Join Superstition Review in congratulating one of our past faculty advisors, Sara Sams, on her forthcoming book, Atom City, out May 14th. Atom City is a collection of poems exploring the topic of the atomic bomb and The Manhattan Project’s creation of the city Oak Ridge. Inspired by historian Peter Bacon Hales’ Atomic Spaces, Sara’s work takes the perspective of an observer contemplating and witnessing such concepts as, “the rhetoric of the Manhattan Engineering District, the militarization of scientific conversations, the mythologized stories of the local residents of Oak Ridge Valley before it was condemned, the use of such myths to underscore the morality of the bomb, current exhibits at the American Museum of Science and Energy, [her] own family’s participation in the Project and the stories they’ve hot-potato’d since, the atomification of so much of [her] hometown (including [her] high school’s logo), and so on.”
“Sara Sams’ Atom City shows us what violence and invisible interiority and tenderness is at the core of the American Hometown.
Sarah Vap, author of Viability
Click here to pre-order Atom City. Be sure to also check out Sara’s website and Twitter, as well as, Issue 22, in which she helped create and advised on.
Join us in congratulating Sarah Vap on her book, Winter: Effulgences and Devotions. It is available from Noemi Press here. Recently, Cutbank has done an extensive interview with Sarah discussing Winter, talking about where the book sprung from and the process of its creation.
Winter is the product of years of work, documenting Sarah’s struggle to write a single poem while she confronts other thoughts, raises her family, and forces herself to remember to remember the world at large.
Past contributor Sarah Vap was recently featured on the literary podcast, Commonplace: Conversations with Poets (and Other People). Rachel Zucker interviews Sarah about upcoming manuscripts, her writing as craft, and her panel at this year’s AWP. You can listen to the conversation here.
Sarah was also featured on the Speedway and Swan podcast with guest host Susan Briante. You can listen to that conversation here, where they discuss the many forms that poetry can take.
Sarah’s interview with Superstition Review can be found in issue 13 here.
Poets Sarah Vap, Dexter L. Booth, and Patricia Colleen Murphy will read from their recent work at Hayden Library on the Tempe Campus as part of the MFA Alumni Reading Series, presented by ASU’s Creative Writing Program. The event takes place on Thursday, September 22nd. Doors open at 6:30 p.m. and the reading begins at 7:00 p.m. A book signing and reception with light refreshments will follow the reading.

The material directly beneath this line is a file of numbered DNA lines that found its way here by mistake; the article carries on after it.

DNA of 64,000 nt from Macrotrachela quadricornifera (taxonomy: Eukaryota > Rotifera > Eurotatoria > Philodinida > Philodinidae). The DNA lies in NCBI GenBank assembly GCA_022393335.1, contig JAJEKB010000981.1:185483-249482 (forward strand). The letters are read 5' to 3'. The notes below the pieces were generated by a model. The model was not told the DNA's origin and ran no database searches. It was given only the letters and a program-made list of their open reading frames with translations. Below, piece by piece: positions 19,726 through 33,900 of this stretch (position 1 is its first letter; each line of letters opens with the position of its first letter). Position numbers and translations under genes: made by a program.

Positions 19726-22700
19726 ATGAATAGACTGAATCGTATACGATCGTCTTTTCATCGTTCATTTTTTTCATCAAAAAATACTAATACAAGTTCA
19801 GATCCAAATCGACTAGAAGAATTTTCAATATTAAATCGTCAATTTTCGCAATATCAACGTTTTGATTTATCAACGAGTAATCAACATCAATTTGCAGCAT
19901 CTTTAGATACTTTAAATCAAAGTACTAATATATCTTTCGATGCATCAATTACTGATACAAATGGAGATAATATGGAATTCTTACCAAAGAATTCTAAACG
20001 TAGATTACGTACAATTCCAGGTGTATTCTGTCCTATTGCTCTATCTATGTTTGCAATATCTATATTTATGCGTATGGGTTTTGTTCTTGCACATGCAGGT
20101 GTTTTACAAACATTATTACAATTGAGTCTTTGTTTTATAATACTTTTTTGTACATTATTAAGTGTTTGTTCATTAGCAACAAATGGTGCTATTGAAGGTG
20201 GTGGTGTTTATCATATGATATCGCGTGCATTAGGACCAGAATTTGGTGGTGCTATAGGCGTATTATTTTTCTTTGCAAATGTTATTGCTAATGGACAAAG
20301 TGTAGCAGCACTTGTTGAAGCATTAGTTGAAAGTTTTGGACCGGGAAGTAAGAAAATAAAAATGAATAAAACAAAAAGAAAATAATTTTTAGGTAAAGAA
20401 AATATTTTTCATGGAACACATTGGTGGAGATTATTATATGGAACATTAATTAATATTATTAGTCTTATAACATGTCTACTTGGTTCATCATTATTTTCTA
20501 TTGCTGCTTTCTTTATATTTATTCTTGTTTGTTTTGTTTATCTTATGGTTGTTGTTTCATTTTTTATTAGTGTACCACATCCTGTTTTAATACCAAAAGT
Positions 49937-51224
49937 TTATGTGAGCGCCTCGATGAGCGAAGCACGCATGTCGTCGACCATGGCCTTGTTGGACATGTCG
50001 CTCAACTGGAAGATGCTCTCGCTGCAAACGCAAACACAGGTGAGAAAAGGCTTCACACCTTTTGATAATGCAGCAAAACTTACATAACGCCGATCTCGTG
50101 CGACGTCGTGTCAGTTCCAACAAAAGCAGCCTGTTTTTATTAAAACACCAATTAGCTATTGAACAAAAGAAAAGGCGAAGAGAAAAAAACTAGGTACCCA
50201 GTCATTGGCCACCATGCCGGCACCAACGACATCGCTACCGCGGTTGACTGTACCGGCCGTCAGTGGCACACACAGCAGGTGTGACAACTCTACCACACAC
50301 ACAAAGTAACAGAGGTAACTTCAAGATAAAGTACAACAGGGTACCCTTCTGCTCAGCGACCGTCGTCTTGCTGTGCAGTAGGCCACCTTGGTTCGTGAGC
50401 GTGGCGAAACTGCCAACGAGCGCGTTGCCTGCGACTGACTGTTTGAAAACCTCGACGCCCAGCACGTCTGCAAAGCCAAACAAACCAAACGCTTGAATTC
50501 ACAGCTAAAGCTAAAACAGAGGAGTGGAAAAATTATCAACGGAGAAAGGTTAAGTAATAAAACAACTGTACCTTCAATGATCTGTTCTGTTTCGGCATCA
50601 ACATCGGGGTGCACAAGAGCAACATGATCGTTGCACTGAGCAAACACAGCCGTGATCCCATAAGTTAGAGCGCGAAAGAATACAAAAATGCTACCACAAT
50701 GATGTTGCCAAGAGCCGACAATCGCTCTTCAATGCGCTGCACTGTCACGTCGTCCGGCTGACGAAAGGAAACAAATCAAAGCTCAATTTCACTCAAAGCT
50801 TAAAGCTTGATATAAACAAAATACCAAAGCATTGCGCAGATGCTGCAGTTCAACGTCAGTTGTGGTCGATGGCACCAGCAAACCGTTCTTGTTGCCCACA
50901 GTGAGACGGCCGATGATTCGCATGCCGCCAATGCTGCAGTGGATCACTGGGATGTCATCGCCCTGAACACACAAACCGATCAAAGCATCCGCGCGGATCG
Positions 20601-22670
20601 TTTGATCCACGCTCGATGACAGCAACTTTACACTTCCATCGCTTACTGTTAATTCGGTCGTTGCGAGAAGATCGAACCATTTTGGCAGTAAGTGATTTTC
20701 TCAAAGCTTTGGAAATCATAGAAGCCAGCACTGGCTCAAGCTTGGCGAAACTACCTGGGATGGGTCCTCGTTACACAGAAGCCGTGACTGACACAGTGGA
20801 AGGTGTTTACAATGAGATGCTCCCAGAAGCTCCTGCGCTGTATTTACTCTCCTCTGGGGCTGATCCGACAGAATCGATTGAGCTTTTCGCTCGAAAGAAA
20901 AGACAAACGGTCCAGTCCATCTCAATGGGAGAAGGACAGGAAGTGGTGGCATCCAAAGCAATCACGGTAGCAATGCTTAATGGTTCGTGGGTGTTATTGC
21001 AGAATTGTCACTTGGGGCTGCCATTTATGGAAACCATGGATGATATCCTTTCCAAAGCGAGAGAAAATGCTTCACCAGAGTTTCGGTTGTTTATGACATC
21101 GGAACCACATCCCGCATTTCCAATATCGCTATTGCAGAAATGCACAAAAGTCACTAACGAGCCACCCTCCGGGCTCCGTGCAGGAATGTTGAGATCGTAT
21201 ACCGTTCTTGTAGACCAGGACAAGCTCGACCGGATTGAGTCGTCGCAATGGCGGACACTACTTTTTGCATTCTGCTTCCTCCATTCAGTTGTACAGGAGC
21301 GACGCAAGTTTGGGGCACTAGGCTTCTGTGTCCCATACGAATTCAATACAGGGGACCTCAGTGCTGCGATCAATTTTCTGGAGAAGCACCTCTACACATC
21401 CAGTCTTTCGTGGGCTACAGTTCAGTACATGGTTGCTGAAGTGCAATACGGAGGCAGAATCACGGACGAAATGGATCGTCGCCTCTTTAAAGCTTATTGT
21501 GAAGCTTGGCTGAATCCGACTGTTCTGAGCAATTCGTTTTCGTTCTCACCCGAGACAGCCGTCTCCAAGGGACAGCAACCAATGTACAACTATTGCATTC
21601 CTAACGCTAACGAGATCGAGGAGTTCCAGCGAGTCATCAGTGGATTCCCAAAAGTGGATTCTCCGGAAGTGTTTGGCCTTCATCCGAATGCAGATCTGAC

Sarah Vap received her MFA from Arizona State University. Vap is the author of six collections of poetry. Her most recent book, Viability, was selected by Mary Jo Bang for the National Poetry Series, and was released by Penguin in 2016.
Dexter L. Booth earned an MFA in creative writing from Arizona State University. His collection Scratchingthe Ghost was selected by Major Jackson for the Cave Canem Poetry Prize.
Patricia Colleen Murphy, a graduate of ASU’s MFA Program in Creative Writing, founded Superstition Review at Arizona State University, where she teaches creative writing and magazine production. Her collection, Hemming Flames, was selected by Stephen Dunn for the May Swenson Poetry Award.
The event is free of charge and is open to the public. For more information please visit the ASU page and/or the Facebook event.
We at Superstition Review are very pleased to announce that our founding editor, Patricia Colleen Murphy, recently had her first collection of poetry, Hemming Flames, published by Utah State University Press. Hemming Flames was chosen by Stephen Dunn as the winner of the 2016 May Swenson Poetry Award.
Throughout this haunting first collection, Patricia Colleen Murphy shows how familial mental illness, addiction, and grief can render even the most courageous person helpless. With depth of feeling, clarity of voice, and artful conflation of surrealist image and experience, she delivers vivid descriptions of soul-shaking events with objective narration, creating psychological portraits contained in sharp, bright language and image. With Plathian relentlessness, Hemming Flames explores the deepest reaches of family dysfunction through highly imaginative language and lines that carry even more emotional weight because they surprise and delight. In landscapes as varied as an Ohio back road, a Russian mental institution, a Korean national landmark, and the summit of Kilimanjaro, each poem sews a new stitch on the dark tapestry of a disturbed suburban family’s world.